Bonilla’s true breakout season with the Mets came in 1995. He was mashing the ball hitting .325/.385/.599 (151 OPS+) when he was traded to the Baltimore Orioles. Really, this is what the Mets envisioned they were going to get with him. It just took a longer period of adjustment for him to get there.
Overall, in the first stint of his Mets career, Bonilla hit .277/.361/.505 with a 130 wRC+ amassing a 9.7 WAR. That was not that bad, and to a certain extent, on the field, you could say he lived up to the contract. No, he did not live up to expectations, but to be fair, he was never surrounded with the talent to help him do that.
When you look at his entire Mets career, he ranks as the fifth best Mets RF by WAR. The four players ahead of him played more games with the Mets. Among players with at least 500 games played, he is the Mets second best hitting right fielder, and he is tied for sixth as the best Mets hitter of all-time.
At least on the field, that is not a player worth as much derision as he receives. No, on the field he was good but not great Mets player. On the field, he did nothing to deserve scorn.
Off the field is a whole other matter. His adversarial nature with the press did nothing to help him. Mets fans are never going to forgive him playing poker while they were crushed by the ending of Game 6. No one is saying you should.
Rather, the suggestion here is Bonilla be remembered for being the good player he actually was. If you want, you can also opt to remember him a little more warmly as his accepting the buyout led to the Mets having the money to obtain Mike Hampton in a trade. That helped the Mets get a pennant, and when Hampton left for Colorado, the Mets used that compensatory pick to draft David Wright.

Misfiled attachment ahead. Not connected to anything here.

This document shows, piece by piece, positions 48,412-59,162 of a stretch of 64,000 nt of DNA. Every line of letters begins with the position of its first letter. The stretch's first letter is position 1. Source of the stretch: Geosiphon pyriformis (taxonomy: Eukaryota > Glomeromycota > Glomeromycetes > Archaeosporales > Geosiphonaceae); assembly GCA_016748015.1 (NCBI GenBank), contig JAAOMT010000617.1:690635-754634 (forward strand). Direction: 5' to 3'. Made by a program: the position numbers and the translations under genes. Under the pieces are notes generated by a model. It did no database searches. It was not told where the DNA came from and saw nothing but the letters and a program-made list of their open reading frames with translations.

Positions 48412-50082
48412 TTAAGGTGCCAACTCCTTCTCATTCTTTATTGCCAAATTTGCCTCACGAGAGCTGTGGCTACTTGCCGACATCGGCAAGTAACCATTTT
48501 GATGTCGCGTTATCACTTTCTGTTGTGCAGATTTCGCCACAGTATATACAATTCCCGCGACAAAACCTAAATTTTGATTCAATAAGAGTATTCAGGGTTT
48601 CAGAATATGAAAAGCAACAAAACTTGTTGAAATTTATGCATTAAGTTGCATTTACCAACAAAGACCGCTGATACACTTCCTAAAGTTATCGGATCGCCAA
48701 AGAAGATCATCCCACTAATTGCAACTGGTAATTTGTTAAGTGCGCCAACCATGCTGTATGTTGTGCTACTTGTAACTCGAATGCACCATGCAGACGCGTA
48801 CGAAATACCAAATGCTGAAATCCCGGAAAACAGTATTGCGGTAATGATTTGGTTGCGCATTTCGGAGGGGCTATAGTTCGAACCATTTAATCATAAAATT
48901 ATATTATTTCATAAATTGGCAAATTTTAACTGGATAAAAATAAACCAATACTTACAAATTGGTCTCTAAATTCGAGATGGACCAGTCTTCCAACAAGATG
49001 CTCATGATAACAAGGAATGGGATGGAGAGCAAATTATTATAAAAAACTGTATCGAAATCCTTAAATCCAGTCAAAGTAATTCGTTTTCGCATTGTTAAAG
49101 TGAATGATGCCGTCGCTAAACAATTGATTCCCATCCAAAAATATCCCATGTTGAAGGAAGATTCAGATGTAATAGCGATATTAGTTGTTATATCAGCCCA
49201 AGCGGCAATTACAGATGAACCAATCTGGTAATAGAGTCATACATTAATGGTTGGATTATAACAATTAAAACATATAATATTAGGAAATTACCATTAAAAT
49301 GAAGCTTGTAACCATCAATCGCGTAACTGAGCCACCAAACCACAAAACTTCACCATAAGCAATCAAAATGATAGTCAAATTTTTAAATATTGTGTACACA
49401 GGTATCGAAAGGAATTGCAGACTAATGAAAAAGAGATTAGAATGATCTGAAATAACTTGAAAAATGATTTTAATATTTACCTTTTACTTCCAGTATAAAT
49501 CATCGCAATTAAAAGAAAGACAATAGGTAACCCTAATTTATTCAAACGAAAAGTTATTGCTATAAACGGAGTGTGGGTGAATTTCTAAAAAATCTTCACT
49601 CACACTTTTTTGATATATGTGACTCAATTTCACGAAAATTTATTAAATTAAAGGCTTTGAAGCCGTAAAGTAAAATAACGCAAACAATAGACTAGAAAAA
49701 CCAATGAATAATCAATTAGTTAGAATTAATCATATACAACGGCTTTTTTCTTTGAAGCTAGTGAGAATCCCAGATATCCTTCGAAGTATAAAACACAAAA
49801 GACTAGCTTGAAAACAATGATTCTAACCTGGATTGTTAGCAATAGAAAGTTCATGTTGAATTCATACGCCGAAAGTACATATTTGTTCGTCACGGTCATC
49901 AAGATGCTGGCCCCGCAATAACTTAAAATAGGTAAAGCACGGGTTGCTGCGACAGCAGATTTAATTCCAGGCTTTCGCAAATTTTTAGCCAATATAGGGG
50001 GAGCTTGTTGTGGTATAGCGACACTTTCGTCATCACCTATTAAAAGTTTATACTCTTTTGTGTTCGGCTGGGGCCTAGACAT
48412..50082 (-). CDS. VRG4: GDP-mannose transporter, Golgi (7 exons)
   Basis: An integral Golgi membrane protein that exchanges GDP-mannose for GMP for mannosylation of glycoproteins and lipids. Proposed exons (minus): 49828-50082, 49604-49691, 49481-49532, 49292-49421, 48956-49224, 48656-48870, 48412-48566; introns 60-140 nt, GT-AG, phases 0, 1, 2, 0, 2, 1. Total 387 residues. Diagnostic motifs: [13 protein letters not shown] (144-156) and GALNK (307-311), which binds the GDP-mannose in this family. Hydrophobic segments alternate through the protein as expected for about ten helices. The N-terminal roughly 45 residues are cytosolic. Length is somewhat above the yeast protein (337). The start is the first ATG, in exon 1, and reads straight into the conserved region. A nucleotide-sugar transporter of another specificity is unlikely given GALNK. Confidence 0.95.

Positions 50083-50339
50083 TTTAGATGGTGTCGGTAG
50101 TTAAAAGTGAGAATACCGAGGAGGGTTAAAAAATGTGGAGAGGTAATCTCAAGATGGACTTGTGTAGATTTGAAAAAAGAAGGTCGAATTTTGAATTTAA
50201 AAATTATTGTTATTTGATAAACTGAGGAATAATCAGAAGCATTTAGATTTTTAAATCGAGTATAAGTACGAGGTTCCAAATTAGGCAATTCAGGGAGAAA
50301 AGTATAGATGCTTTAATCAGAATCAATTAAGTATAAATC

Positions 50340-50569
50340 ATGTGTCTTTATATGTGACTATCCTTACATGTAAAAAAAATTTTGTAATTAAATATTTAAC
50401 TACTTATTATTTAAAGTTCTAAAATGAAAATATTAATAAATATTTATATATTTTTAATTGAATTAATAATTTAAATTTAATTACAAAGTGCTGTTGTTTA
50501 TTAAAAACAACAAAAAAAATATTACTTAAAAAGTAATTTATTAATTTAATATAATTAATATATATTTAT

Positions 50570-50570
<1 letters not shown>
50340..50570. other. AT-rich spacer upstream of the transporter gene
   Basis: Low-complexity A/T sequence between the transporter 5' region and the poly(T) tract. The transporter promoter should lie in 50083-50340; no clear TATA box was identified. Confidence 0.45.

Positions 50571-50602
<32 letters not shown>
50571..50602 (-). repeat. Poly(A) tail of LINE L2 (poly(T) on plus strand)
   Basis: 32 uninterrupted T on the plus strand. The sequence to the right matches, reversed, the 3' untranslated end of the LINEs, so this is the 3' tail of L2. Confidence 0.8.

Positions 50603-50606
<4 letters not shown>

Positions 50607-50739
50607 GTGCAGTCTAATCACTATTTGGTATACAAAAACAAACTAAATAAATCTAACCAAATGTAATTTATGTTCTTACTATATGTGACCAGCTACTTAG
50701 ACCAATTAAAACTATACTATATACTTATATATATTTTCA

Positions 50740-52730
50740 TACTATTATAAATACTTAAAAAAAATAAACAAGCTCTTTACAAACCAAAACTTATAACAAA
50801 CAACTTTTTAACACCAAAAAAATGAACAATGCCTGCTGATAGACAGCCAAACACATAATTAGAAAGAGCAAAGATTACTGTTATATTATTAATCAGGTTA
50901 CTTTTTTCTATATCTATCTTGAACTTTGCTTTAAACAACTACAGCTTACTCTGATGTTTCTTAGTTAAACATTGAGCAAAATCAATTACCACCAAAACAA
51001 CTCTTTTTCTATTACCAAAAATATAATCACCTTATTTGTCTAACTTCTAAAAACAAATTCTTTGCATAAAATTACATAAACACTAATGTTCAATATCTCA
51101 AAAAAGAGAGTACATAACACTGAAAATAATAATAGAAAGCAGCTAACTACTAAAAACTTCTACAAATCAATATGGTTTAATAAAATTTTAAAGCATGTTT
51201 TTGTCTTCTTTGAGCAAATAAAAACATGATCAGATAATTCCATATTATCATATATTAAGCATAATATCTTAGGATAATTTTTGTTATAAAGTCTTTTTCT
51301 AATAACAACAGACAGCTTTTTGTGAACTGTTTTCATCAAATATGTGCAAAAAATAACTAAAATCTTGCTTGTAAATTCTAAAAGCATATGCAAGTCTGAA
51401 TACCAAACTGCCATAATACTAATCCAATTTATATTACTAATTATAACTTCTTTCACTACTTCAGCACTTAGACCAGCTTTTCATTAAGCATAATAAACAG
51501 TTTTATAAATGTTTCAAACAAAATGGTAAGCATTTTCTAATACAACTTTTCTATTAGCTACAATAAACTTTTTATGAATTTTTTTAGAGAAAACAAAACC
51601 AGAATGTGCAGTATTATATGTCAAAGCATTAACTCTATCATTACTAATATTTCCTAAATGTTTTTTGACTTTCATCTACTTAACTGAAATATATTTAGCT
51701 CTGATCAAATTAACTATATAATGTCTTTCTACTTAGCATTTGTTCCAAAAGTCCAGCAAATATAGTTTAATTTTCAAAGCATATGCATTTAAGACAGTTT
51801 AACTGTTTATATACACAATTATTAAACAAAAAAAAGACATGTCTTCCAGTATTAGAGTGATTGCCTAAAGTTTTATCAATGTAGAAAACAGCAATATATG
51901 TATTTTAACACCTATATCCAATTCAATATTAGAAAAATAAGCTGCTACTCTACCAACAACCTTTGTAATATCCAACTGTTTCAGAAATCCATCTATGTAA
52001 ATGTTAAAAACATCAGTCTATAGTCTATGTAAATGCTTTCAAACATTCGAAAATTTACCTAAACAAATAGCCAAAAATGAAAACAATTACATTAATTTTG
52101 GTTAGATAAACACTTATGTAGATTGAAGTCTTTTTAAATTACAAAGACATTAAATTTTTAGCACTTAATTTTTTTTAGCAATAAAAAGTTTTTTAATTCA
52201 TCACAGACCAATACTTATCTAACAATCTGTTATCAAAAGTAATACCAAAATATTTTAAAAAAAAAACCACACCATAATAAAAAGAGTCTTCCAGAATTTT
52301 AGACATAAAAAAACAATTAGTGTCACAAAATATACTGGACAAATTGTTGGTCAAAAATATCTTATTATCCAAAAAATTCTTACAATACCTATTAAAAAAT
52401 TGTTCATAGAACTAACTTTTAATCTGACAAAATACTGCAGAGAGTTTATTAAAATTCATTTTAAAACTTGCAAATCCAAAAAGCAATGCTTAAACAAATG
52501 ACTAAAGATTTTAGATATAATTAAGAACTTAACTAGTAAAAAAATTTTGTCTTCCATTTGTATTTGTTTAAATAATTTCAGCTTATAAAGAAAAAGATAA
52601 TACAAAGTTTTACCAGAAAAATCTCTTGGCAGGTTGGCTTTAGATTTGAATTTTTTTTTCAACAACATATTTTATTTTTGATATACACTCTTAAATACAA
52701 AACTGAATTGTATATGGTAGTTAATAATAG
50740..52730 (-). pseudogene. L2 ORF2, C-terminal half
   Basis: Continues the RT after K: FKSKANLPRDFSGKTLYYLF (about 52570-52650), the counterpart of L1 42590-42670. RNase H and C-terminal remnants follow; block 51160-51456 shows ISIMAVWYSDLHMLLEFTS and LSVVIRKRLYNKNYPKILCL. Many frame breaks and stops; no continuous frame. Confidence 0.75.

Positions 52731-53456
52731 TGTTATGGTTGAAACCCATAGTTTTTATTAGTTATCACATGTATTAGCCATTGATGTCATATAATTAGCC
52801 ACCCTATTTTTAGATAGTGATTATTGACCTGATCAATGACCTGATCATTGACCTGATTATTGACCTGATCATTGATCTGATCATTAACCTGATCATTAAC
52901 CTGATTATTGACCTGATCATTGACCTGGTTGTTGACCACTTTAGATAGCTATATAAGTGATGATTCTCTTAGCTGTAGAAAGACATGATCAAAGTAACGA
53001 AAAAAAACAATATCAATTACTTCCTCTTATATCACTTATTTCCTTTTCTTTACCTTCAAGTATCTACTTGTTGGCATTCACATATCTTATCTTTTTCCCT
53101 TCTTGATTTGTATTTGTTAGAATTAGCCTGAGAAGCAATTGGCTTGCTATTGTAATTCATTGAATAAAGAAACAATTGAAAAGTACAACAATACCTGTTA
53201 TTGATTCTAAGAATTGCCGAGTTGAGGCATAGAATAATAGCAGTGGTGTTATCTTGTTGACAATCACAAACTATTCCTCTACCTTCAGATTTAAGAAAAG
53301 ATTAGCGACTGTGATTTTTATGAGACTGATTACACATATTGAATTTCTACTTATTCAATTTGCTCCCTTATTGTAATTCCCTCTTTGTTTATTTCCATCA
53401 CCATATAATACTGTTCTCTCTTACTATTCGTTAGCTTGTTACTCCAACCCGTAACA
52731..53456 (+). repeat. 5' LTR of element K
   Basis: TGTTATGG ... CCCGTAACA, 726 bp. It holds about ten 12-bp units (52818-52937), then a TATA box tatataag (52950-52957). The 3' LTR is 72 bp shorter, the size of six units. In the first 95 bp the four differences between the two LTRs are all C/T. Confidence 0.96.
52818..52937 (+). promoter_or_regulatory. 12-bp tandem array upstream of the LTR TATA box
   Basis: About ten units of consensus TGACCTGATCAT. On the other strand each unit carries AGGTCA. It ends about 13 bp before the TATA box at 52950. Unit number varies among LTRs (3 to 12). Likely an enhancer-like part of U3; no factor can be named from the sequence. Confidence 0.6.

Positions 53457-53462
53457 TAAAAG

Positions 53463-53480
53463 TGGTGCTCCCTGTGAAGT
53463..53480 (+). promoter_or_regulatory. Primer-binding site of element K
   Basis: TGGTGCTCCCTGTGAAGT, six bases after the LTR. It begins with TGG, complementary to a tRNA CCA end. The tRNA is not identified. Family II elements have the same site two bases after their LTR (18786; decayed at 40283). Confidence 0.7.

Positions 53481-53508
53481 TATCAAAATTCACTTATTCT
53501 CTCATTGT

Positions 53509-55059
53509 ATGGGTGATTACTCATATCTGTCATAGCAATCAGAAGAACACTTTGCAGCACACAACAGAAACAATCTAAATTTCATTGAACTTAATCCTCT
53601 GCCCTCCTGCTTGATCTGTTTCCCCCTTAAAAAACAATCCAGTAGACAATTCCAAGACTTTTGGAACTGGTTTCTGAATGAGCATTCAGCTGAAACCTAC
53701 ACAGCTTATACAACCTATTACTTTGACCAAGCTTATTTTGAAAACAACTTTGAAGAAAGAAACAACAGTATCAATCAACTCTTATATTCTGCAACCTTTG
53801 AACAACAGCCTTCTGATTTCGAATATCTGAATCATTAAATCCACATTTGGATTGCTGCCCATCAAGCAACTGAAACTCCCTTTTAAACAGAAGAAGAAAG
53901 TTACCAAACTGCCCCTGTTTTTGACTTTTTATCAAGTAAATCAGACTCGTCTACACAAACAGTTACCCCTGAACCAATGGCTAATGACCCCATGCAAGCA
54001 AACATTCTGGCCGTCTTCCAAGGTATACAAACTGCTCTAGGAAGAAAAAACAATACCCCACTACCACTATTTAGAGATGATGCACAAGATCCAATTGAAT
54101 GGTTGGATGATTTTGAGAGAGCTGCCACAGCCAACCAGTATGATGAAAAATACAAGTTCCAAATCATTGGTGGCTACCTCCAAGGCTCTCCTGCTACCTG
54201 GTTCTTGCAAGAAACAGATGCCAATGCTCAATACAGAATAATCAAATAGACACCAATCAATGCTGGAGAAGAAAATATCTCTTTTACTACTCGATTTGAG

All told, the Mets were far better off having Bonilla as a part of the Mets organization as you may have realized.
Over the past few years, we have seen some players who deserved longer looks and deeper analysis fall off the Hall of Fame ballot for their failure to receive five percent of the vote. This puts sometimes deserving and borderline players in a limbo hoping and waiting they receive eventual consideration from the Veteran’s Committee.
Carlos Delgado fell off the ballot after receiving just 3.8% of the vote. That happened despite his having more homers than Jeff Bagwell and Tony Perez. He had a better OBP than Harmon Killebrew and Willie McCovey. He also had a higher slugging than Eddie Murray. Overall, his 138 OPS+ was higher than Bill Terry and Frank Chance.
Now, you could also argue he wasn’t up to Hall of Fame standards, but that debate never really could develop as he fell off the ballot.
We saw similar problems in center field with Kenny Lofton receiving 3.2% of the vote in 2013 and Jim Edmonds receiving 2.5% of the vote in 2016.
Lofton had a higher WAR than Andre Dawson, who was inducted in 2010. He also has a higher WAR than Andruw Jones, who is appearing on the ballot for a third time this year. On that point, he is teetering himself with his just receiving 7.5% last year.